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«The Kobe Bryant Case Renae Franiuk Aurora University, Aurora, Illinois Jennifer L. Seefelt Sandy L. Cepress University of Wisconsin, Stevens Point ...»

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Of interest, sexual assault cases seem to present a counterexample to the common finding that pretrial publicity (PTP) usually biases potential jurors against defendants (for a review, see Devine, Clayton, Dunford, Seying, & Pryce, 2001); however, much PTP related to sexual assaults is antiprosecution and/or prodefendant.6 Past researchers have found that men, in particular, are less likely to display an antidefendant bias after exposure to PTP for sexual assault cases (Hoiberg & Stires, 1973; Mullin, Imrich, & Linz, 1996). The current studies suggest a possible reason for PTP biases favoring defendants in sexual assault cases—namely, journalists’ employment of rape myths.

It is important to note that journalists’ motives behind endorsing rape myths in coverage of sexual assault cases are not elucidated by the present research. First, according to Websdale and Alvarez (1998), journalists’ use of “forensic journalism” causes them to give many details of a crime without discussing these details within the context of the greater social issues related to that crime. This journalistic strategy also involves getting information quickly, regardless of the source, and is readily capitalized on by defense attorneys in sexual assault cases (Chancer, 2005; Websdale & Alvarez, 1998). Second, it is possible that journalists consciously employ rape myths in their writing to sensationalize a story and increase newspaper sales. It is also possible that the use of rape myths in print journalism is less a reflection of malicious intent by an author and more a reflection of that author’s internalization of our culture’s beliefs about sexual assault. Journalists may believe that they are merely presenting reasonable alternatives to a sexual assault claim. Although it would be interesting to assess journalists’ personal endorsement of rape myths, bringing the current research to the attention of journalists is important for reducing rape myths in the print media regardless of journalists’ motives.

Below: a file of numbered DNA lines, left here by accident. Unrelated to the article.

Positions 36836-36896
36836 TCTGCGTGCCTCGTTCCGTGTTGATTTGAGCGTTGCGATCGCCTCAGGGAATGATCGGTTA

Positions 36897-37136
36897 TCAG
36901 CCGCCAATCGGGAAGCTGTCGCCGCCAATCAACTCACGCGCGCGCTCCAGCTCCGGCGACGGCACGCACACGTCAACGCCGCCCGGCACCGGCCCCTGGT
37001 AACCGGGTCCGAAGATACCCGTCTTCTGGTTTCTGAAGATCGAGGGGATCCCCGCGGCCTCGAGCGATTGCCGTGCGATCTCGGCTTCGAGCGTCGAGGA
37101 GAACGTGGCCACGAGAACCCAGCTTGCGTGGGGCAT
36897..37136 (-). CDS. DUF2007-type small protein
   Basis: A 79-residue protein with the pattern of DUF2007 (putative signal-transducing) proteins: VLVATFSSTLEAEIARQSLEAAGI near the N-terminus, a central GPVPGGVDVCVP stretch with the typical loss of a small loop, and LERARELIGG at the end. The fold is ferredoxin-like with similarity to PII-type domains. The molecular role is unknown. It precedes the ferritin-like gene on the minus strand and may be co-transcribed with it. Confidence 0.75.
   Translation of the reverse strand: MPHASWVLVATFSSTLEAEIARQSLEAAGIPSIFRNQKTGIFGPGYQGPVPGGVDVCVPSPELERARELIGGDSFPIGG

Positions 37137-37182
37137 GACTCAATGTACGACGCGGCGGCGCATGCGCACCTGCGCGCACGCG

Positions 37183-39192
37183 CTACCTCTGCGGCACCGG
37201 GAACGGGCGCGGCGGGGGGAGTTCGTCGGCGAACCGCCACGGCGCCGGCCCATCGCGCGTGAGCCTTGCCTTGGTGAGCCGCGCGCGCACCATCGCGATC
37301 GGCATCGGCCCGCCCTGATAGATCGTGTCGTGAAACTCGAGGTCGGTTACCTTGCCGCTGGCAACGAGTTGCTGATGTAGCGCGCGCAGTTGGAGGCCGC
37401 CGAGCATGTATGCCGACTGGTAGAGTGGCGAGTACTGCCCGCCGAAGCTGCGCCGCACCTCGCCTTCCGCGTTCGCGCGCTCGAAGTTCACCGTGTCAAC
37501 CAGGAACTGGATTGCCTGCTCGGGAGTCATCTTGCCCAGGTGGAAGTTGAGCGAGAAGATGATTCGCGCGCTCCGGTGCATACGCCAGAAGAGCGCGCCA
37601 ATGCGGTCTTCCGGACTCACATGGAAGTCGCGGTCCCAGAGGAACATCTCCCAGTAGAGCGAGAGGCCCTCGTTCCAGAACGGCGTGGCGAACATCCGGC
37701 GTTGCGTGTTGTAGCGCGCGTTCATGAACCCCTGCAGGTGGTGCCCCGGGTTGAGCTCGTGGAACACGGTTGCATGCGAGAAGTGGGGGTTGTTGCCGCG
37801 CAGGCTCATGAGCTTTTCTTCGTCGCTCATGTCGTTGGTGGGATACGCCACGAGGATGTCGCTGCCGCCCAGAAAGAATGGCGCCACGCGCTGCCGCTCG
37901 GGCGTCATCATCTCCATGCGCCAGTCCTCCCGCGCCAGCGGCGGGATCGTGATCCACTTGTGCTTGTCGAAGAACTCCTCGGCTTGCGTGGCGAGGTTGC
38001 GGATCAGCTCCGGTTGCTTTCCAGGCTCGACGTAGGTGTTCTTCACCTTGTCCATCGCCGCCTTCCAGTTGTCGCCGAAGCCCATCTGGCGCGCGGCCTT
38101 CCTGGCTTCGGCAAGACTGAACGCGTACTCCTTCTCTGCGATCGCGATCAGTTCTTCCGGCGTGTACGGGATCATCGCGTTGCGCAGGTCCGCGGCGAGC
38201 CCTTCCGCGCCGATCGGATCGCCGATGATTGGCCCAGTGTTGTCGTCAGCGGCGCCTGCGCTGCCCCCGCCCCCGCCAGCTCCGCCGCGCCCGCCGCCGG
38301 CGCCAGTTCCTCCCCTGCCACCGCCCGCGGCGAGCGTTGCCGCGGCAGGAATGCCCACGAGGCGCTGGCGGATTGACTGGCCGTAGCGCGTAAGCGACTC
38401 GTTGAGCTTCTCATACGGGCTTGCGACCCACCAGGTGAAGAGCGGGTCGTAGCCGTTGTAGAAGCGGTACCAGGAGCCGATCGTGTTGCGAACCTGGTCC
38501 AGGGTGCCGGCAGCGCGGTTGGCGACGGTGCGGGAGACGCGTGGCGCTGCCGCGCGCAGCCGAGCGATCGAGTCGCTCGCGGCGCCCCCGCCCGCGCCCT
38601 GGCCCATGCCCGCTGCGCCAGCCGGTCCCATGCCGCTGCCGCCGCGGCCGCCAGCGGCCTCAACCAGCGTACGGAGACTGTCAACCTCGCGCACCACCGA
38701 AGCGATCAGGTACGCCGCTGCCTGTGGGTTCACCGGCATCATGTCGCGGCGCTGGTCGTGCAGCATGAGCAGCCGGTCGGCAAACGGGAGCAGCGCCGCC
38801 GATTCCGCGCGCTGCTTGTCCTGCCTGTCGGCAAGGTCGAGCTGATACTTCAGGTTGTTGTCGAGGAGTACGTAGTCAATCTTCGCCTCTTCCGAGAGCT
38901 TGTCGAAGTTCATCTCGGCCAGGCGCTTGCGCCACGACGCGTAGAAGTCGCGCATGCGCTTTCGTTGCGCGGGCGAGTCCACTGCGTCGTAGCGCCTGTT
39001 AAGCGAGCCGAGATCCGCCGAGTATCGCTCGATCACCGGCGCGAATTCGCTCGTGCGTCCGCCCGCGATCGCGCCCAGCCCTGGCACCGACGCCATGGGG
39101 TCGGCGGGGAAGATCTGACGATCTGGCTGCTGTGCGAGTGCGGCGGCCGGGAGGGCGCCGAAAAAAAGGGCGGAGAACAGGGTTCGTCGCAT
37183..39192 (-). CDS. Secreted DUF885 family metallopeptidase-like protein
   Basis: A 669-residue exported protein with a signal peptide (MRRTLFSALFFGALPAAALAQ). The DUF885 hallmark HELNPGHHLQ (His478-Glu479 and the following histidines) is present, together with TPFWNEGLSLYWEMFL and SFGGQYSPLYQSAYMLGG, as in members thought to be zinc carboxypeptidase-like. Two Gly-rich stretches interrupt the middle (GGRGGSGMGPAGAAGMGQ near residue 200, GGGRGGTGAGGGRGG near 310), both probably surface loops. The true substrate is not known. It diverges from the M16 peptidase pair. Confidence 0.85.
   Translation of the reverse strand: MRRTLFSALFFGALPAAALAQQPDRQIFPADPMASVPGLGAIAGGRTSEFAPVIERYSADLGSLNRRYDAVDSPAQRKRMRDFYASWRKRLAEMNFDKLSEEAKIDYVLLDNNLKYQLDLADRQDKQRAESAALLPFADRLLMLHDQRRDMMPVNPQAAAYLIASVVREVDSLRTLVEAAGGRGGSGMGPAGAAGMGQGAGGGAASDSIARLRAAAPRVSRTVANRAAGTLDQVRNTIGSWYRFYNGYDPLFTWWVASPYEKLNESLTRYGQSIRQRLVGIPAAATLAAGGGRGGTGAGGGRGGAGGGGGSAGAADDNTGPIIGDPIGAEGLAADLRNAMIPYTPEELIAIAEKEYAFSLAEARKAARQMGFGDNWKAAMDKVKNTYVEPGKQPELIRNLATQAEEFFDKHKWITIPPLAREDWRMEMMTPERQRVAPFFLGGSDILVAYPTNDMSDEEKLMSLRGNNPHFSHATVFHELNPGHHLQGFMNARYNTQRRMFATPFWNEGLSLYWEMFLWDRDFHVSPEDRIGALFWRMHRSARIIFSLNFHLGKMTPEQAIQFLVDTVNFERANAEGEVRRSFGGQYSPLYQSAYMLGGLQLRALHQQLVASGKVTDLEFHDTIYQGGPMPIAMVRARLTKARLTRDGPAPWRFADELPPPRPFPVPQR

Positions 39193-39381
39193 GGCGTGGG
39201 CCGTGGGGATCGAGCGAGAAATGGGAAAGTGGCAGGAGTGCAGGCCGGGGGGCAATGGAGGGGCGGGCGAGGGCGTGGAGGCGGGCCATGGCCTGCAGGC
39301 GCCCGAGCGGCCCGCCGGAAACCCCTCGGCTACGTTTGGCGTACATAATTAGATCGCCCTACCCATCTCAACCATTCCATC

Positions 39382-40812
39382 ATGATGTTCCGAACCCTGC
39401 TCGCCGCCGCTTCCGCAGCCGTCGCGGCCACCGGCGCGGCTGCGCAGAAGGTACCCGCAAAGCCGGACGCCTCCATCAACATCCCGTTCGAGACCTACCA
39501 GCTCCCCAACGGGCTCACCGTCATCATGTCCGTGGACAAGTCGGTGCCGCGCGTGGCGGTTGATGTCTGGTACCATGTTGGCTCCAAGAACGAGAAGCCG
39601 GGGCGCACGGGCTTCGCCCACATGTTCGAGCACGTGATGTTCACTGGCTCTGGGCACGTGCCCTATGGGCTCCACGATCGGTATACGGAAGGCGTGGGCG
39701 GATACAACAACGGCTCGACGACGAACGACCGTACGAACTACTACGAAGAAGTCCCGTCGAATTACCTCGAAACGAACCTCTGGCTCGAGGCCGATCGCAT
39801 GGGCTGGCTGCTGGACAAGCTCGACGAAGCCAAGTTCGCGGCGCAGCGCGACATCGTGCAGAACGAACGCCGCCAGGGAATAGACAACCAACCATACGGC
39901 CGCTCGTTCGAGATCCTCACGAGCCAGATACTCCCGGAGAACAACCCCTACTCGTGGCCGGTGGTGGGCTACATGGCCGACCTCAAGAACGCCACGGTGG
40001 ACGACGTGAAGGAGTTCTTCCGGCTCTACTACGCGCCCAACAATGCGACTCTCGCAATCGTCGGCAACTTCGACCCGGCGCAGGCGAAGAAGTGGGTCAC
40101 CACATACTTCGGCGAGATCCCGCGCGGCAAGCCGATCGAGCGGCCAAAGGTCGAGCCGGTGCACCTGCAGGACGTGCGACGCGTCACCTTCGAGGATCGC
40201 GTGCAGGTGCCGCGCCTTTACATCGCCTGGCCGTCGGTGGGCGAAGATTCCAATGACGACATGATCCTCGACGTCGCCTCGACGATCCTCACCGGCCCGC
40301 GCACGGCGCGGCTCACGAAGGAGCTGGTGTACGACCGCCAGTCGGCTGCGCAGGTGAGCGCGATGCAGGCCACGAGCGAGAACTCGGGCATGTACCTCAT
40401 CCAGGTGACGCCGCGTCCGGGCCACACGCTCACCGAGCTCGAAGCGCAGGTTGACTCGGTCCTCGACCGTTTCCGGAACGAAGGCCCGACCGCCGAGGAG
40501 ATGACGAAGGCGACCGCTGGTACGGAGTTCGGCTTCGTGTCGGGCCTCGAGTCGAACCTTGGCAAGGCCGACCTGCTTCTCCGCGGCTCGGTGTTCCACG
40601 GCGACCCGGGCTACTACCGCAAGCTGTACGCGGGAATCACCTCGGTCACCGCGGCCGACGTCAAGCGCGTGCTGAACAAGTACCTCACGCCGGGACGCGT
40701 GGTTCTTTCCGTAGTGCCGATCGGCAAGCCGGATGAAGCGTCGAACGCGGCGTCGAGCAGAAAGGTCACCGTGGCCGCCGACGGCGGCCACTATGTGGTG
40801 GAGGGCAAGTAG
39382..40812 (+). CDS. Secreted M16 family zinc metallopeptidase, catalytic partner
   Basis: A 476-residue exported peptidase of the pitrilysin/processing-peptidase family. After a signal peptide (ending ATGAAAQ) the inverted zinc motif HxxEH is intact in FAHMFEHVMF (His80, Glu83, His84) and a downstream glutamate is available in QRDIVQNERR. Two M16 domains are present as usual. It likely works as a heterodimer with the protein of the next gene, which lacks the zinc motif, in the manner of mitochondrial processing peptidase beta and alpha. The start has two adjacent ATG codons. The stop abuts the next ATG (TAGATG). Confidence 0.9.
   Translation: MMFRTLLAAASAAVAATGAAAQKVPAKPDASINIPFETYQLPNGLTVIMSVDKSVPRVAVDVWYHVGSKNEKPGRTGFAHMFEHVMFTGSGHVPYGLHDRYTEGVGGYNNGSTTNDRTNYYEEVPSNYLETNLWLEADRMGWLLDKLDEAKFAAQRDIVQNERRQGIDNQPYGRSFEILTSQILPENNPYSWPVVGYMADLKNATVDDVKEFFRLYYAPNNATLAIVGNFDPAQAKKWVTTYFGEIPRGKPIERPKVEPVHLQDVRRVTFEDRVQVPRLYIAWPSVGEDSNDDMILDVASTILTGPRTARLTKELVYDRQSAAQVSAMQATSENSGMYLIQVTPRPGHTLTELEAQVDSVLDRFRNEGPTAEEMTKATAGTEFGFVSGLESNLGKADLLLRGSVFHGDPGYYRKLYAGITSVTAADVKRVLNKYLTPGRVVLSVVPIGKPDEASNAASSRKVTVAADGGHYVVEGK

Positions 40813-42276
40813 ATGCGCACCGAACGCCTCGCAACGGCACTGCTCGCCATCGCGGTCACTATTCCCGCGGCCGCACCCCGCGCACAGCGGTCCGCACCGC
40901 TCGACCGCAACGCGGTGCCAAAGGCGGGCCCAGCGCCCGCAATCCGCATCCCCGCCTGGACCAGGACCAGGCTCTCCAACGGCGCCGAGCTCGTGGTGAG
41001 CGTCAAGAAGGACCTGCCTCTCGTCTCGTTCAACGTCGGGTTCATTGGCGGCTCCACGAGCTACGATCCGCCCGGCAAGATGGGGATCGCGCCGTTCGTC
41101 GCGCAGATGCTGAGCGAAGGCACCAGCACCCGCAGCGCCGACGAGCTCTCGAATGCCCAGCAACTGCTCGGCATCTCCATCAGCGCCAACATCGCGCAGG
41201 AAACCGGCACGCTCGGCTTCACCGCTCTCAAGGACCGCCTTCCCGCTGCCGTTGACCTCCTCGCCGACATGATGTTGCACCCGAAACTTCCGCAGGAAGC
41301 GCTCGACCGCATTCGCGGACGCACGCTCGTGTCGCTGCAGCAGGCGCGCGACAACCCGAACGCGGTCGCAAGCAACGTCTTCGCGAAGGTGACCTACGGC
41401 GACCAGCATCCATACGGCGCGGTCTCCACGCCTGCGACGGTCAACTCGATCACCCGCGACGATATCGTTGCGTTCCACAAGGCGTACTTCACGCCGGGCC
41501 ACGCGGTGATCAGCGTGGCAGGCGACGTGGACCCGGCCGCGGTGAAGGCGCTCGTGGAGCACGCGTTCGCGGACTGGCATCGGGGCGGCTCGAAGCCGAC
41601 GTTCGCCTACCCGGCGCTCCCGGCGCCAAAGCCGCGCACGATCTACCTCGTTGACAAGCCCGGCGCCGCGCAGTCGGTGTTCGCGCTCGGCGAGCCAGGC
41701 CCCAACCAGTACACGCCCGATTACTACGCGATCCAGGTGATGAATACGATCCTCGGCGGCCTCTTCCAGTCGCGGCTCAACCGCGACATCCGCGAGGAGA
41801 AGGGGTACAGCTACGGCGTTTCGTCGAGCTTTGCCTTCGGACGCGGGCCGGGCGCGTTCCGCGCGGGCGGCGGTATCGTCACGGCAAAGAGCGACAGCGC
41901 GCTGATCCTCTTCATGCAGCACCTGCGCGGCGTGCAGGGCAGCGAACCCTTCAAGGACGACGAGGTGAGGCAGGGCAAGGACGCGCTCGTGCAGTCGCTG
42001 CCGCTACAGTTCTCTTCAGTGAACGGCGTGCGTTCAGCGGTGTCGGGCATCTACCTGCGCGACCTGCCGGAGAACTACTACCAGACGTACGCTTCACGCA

In Study 1, we found that nearly 35% of articles did not mention rape myths at all.

Clearly, bias-free journalism is possible, if not probable. The media have great potential for positive effects, too, as past research has shown the positive impact of prosocial messages on television (Fisch, Truglio, & Cole, 1999; McAlister, 2000; Mussen & Eisenberg-Berg, 1977). In addition to showing the negative impact of media coverage of sexual assault cases, Study 2 suggests the potentially powerful effects of countering rape myths when discussing sexual assault cases. RMC messages in the Franiuk et al. / Rape Myths in Print Journalism 17 media can break myths (at least temporarily). It is important to note that in Study 2 it is impossible to determine whether reading a RMC article leads people to espouse an antidefendant stance unfairly or helps people evaluate the case on the evidence and accurate information about sexual assault. Future research to delineate the short- and long-term effects of both RME messages and RMC messages is imperative.

On September 1, 2004, the district attorney’s office in Eagle, Colorado, dropped the charges against Kobe Bryant primarily because of the alleged victim’s decision not to testify. Many have speculated about this turn of events, but the alleged victim has said little publicly about her decision. Her attorneys said that she believed she could not get a fair trial after all of the leaks and errors in this case (“Experts Were to Testify,” 2004). Furthermore, her attorneys cited the alleged victim’s fear of how she was going to be the one put on trial through cross-examination (which would undoubtedly employ rape myths; Experts Were to Testify,” 2004). We will never know what specific role the media’s saturation with rape myths played in the alleged victim’s decision, but given the research presented here, we can fairly confidently cite negative repercussions. And more important, we will never know the full impact that this case will have on future sexual assault victims and perpetrators. Research has shown that men are more likely to accept rape myths after a not-guilty verdict in a sexual assault case (Sinclair & Bourne, 1998). At least for men, not-guilty verdicts strengthen their beliefs that excuse men as perpetrators of sexual assault. The rape myths surrounding the Bryant case likely played a large role in preventing the alleged victim from believing she could receive a fair trial; and, consequently, her decision to not testify in the criminal trial resulted in an effectively “not-guilty” verdict for Bryant that further validates rape myths.